Localized woodfuel scarcities in the SNL, mainly due to population pressure, are being experienced and it is reported to be expanding rapidly (Magumba, 1990). For this reason, the Government of Swaziland has initiated tree-growing and environmental protection programmes.

The main woodfuel technologies employed in Swaziland include raising of seedlings in centralized government nurseries, establishment of community woodlots and encouragement of individual tree-growing.

1. Establishment of nurseries

Centralized government nurseries have been established by the Forestry Department for raising seedlings, primarily for the community and individual woodlots on the SNL. The woodlots are expected to produce woodfuel and poles as well as contribute to soil conservation. Seedlings are issued free of charge and technical expertise is provided by extension workers on the establishment and management of tree crops.

Community woodlots are established under the supervision of local chiefs and their society, through participatory efforts. The chief nominates a special village committee to select sites for woodlots and mobilize people for the establishment, protection and tending of the woodlots. Eucalyptus trees are generally grown for a rotation period of five to eight years under a coppicing system. Mahlangatsha village has managed to establish a 155 ha eucalyptus woodlot, which is currently generating income to the village through sale of poles and woodfuel.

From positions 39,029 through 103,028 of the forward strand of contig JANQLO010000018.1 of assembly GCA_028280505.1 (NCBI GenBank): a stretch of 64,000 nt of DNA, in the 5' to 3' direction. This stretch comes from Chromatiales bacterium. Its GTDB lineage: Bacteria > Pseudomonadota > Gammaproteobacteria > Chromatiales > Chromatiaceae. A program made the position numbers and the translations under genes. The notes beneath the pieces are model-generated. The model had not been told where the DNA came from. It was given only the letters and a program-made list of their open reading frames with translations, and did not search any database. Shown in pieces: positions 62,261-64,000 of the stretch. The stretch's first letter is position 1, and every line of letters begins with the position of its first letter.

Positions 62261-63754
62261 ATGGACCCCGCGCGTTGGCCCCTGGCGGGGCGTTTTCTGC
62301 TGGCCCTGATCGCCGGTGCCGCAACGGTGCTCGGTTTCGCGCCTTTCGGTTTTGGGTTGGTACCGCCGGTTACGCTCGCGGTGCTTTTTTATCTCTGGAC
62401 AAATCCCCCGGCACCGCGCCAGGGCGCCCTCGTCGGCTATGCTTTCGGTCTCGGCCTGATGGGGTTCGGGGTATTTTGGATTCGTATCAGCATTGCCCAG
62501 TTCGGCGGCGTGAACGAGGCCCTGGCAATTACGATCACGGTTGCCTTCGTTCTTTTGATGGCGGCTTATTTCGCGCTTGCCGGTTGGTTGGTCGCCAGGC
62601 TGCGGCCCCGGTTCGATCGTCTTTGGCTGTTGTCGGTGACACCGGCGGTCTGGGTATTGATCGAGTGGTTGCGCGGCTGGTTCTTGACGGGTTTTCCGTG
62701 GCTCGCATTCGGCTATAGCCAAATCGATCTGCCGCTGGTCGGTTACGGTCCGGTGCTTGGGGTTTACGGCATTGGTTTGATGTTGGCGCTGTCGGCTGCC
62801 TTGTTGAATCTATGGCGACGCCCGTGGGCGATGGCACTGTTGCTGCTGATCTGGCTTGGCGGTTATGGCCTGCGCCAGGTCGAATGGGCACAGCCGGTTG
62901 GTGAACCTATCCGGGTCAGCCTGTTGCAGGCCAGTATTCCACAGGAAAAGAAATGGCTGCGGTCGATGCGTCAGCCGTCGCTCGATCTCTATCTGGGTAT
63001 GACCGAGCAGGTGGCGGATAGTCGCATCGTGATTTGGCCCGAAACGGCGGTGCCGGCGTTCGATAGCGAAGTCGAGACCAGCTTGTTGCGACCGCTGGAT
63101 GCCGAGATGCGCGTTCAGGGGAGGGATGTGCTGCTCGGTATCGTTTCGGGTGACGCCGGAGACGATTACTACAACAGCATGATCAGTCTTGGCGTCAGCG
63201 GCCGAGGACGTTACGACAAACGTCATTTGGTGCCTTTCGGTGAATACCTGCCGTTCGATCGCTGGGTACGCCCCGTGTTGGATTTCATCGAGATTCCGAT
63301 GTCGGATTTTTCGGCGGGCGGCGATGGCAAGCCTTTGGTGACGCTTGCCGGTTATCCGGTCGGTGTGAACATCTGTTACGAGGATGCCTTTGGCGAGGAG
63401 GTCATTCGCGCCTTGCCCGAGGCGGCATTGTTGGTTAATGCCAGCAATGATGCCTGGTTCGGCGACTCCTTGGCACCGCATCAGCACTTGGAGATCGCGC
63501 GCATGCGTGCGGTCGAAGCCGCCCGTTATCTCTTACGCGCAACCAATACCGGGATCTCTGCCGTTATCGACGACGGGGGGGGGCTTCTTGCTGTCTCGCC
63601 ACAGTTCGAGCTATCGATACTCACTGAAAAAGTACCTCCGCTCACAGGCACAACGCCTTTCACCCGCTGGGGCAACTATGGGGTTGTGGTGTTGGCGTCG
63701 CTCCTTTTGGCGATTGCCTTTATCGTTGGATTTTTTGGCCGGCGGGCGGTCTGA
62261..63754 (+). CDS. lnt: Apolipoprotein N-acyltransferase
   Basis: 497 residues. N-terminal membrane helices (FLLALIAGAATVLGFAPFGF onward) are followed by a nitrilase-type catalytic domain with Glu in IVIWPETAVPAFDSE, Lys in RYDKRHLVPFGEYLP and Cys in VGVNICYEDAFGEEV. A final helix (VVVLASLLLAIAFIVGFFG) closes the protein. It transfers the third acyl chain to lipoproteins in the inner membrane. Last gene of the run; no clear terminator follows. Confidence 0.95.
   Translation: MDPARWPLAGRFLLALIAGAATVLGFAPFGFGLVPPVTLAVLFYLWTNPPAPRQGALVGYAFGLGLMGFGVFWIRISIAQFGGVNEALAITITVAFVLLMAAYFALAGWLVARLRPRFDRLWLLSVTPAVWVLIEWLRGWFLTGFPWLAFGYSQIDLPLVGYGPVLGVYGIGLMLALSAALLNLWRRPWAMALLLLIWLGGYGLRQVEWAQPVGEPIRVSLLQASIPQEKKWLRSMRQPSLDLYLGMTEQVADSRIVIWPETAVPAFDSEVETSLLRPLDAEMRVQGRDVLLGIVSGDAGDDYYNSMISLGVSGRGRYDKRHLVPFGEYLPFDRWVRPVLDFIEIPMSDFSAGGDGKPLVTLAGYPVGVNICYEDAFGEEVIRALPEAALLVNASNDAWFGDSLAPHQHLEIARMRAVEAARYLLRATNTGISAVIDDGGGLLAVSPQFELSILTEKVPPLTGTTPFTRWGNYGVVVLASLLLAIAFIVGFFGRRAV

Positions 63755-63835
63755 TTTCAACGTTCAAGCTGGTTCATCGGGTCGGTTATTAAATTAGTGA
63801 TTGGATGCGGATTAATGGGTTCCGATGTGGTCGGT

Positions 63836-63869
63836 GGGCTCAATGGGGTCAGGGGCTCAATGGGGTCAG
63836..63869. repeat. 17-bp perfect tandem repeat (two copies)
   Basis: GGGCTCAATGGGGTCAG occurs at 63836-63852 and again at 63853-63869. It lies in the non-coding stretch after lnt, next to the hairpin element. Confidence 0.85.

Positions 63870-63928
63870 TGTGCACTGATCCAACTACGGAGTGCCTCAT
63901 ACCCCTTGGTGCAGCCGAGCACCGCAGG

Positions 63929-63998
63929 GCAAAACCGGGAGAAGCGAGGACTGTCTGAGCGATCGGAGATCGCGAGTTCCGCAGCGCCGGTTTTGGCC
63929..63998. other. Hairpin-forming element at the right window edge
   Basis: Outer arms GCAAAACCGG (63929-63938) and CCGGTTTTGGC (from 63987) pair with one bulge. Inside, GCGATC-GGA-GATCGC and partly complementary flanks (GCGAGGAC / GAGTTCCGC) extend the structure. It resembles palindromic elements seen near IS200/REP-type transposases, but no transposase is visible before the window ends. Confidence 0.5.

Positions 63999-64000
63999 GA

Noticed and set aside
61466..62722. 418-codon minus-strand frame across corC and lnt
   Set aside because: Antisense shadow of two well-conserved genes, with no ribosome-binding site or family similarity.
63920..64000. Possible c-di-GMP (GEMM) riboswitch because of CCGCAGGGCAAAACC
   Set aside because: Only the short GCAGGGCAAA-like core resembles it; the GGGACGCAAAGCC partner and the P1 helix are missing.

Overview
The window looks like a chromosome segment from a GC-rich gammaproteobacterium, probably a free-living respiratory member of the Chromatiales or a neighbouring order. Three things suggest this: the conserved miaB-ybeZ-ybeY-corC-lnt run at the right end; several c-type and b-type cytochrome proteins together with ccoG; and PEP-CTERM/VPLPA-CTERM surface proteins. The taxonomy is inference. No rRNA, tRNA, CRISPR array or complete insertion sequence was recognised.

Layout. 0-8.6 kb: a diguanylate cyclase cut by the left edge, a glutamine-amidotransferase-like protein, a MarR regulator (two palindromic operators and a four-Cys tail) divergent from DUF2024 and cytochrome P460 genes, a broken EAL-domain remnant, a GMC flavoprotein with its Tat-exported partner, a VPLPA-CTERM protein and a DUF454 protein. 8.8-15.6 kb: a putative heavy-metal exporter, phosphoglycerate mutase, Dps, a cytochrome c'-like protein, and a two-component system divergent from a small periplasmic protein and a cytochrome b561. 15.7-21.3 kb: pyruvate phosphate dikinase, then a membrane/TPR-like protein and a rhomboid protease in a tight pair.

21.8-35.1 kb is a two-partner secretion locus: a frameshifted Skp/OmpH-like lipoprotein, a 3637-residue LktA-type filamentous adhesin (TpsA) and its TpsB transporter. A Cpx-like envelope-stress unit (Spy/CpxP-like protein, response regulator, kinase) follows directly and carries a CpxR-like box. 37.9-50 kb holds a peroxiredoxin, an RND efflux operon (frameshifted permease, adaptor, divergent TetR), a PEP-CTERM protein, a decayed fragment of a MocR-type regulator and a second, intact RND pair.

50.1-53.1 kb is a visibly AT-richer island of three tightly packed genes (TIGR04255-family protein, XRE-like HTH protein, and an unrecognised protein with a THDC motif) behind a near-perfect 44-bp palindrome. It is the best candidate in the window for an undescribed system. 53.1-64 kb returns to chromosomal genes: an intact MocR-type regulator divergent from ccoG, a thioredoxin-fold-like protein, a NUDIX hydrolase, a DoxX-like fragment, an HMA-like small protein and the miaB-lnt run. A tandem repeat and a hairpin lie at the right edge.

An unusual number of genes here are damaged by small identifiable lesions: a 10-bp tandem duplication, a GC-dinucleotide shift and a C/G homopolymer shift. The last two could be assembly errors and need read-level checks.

In spite of the encouraging success of the Mahlangatsha village project, Magumba (1990) reported that establishment of community woodlots is experiencing the following problems:

· Most people are not enthusiastic about community woodlot projects and they would prefer individual tree-planting.

· Individual farmers sometimes take trees for planting (as they are issued free) but do not plant them, due to pressure on farming, leaving the trees to dry up in their backyards.

Villagers believe that trees are self-regenerating entities which do not require weeding or fertilization. In some areas, they expect establishment of woodlots to be the Government's responsibility, using paid labour as for demonstration plots.